This study examined parolees' taking of their antipsychotic medication as a function of three program characteristics: level of coercion to enter treatment, type of medication prescribed (typical versus atypical), and whether the parolee had a "guardian" to ensure that the medication was taken as prescribed.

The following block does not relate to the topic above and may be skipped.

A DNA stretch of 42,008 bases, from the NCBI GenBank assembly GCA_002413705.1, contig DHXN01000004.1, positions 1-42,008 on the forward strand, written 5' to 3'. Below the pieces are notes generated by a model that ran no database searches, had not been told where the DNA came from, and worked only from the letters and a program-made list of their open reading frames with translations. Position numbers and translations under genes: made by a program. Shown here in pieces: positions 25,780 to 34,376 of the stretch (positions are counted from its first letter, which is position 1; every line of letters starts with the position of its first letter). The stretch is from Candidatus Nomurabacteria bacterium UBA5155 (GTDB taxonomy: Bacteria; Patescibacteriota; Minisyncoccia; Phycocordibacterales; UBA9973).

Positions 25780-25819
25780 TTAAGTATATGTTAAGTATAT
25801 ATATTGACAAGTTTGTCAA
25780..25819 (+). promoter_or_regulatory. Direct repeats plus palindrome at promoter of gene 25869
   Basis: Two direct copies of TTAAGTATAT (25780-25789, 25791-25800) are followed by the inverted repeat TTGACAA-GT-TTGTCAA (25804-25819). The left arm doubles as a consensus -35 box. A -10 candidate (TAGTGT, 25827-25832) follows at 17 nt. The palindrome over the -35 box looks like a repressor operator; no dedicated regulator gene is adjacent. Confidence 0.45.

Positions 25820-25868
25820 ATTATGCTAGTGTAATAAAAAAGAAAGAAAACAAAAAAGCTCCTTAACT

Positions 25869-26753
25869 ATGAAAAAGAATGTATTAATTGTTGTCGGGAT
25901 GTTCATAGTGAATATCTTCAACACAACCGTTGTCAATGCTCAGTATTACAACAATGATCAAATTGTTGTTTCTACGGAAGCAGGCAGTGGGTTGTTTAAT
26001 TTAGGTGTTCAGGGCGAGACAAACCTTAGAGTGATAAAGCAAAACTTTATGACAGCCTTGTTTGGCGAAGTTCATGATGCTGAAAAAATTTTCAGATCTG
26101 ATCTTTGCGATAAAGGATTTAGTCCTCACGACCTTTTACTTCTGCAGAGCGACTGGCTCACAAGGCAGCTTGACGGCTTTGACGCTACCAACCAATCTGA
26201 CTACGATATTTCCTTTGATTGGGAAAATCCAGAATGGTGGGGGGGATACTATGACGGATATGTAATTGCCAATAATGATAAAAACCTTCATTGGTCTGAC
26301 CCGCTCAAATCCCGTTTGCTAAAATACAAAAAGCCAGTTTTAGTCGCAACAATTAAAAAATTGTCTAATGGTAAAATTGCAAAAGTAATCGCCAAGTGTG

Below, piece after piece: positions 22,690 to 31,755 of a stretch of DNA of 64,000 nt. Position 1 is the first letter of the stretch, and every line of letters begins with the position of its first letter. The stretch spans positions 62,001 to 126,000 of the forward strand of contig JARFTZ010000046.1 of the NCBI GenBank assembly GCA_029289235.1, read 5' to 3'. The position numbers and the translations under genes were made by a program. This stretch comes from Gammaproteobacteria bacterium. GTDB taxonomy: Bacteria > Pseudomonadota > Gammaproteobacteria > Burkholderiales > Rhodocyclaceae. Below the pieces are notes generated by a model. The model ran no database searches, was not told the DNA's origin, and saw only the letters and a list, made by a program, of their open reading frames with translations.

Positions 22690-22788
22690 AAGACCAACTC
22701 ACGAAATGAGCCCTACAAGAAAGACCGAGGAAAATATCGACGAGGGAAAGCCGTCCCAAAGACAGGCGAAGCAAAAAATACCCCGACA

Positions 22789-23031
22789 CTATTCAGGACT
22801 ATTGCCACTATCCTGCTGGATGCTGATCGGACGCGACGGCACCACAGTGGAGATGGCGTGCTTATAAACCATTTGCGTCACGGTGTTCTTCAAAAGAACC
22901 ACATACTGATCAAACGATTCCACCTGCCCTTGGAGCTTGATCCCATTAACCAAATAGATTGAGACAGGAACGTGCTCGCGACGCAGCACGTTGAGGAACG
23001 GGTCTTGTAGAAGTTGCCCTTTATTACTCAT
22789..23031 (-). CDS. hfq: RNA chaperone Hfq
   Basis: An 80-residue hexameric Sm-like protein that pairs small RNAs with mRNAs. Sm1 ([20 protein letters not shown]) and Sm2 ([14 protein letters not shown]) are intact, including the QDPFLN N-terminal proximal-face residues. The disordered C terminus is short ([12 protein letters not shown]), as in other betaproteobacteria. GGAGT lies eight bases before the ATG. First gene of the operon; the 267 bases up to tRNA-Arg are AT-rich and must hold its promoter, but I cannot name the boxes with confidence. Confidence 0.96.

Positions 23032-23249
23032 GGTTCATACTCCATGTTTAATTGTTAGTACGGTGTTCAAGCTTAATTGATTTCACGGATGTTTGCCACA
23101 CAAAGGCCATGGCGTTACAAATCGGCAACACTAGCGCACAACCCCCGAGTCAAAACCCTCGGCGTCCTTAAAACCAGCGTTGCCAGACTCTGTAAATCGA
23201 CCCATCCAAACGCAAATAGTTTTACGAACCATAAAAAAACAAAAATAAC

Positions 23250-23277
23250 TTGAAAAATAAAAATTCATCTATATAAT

Data were collected from a sample of 150 parolees enrolled in psychiatric outpatient clinics operated by the California Department of Corrections. To be eligible for participation in the study, parolees must have been admitted to the clinic within the previous 30 days and have been prescribed antipsychotics at least 1 week prior to the study. Participants completed the Perceived Coercion Scale to measure their perceptions of freedom, choice, ideation, control, and influence concerning their admission to the clinic. Urine specimens were collected at the conclusions of sessions at the time of admission to the clinic and at two follow-up interviews at 3 and 6 months after admission, in order to determine adherence to prescribed medication. Guardian supervision was determined through a self-report interview question. Two of the three factors were significant predictors of adherence to the prescribed medication, i.e., atypical rather than typical antipsychotic medication and guardian supervision. These two factors combined to produce nearly a tenfold increase in the likelihood of patients testing positive for their prescribed medicine. 2 tables, 1 figure, and 26 references